But what about the characters that I read this book for? Well, there is the beginning of their starcrossed love: John McKenna as a 'lowly' stable groom, and Aline as a shy, quiet teen who was in love with McKenna from the get go. They were close friends who were on the cusp of being lovers and more. Unfortunately, Aline's awful dad finds out and kicks McKenna off the estate, and he's forced to make his way in the cold, cruel world. He thinks that Aline didn't love him and easily forgot about him, so he has driven himself to get revenge against her by making himself into a very rich, powerful man, no matter what the cost is. Little did he know that his leaving broke Aline's heart, and she is badly injured in a kitchen fire, which makes her unmarriageble in her mind. So life has not been great for Aline after all.
When they reunite, Aline is determined to enjoy her summer (in every way she can) with McKenna and watch him leave with no regrets. All McKenna's thoughts of revenge fade as he is reconfronted with the woman he never stopped loving. Powerful stuff. McKenna is an incredible hero. He is strong and driven. I loved him. Aline was convincing and sympathetic as a heroine. You can understand why she tries to keep secrets from McKenna. She doesn't want him to be burdened with an invalid wife. So she gives herself only sexually to him. How could I not love this story? If there was enough time spent on it. It was so frustrating to see this book barely scratch the surface of all the longing and anguish between them. Not to mention that they go off to America to start their happy marriage and we never hear from them again.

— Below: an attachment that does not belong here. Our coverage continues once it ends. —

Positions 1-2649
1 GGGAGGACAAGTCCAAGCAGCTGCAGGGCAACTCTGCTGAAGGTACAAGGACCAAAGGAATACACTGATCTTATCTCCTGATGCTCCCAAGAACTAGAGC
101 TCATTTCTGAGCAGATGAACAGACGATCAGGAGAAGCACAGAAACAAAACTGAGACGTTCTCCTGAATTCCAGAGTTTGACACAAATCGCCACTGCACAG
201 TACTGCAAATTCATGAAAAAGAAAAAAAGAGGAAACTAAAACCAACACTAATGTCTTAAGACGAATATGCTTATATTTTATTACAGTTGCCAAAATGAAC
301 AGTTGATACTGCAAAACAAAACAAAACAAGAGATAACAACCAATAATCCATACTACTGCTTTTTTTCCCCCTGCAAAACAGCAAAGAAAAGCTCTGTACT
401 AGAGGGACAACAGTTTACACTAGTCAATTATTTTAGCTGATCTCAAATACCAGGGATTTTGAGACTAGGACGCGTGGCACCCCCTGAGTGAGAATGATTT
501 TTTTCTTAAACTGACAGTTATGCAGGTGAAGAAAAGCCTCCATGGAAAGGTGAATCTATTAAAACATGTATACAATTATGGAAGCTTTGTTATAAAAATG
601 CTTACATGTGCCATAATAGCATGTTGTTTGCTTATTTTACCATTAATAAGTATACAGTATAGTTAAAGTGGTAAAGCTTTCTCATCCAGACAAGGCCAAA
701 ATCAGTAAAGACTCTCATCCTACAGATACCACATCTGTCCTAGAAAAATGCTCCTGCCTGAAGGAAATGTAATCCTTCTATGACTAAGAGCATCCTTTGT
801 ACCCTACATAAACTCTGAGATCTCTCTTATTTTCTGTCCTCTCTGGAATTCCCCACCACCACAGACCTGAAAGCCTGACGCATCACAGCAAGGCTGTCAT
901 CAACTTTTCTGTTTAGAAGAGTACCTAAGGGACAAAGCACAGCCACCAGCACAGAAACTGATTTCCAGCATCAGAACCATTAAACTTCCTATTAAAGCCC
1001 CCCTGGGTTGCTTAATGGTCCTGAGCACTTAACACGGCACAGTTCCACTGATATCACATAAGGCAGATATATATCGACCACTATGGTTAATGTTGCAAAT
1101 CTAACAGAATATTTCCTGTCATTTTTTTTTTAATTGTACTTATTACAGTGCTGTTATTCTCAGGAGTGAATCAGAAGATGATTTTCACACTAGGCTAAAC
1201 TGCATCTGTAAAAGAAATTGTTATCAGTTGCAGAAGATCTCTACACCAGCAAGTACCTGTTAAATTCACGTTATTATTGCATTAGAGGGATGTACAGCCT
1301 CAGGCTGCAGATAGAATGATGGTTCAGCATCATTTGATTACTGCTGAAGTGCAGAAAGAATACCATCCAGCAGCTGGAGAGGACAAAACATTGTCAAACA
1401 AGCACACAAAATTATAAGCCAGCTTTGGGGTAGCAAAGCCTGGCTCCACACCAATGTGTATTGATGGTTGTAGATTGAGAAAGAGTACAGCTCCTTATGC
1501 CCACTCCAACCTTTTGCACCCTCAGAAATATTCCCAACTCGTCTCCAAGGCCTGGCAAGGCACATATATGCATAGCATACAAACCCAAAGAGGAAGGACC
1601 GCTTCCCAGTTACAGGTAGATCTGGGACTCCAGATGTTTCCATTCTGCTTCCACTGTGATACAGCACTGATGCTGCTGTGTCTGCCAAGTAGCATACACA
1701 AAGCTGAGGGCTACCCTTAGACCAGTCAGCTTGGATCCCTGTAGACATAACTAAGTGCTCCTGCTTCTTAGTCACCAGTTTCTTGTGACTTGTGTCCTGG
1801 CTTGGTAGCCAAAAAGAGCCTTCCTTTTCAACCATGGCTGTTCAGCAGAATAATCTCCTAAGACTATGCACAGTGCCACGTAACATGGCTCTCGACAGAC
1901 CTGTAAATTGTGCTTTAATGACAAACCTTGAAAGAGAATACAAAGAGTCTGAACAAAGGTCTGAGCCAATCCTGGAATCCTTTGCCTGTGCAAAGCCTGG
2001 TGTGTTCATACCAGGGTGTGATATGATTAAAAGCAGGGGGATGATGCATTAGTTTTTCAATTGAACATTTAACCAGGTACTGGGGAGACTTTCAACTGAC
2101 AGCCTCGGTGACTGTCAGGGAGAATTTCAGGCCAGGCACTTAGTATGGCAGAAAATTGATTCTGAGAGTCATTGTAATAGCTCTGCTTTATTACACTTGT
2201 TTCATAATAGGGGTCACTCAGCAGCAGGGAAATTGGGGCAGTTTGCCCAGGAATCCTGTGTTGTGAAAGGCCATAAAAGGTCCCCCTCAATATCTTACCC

So I can't help feeling down about the way this story unfolded. Normally I love an angsty romance. So long as the end is fulfilling and I am fully convinced that the couple has made it past the pain and will have a happy, loving future together. In this case, there wasn't enough payoff. Deep down I still feel this uncertainty about McKenna and Aline. Are they truly happy? Is all well?
This book about forbidden love has a poignancy that is almost painful. It stays on your mind and you hope that Aline and Mckenna are having a very happy life together. They earned it. But I needed more of their story to be content with this book.(less)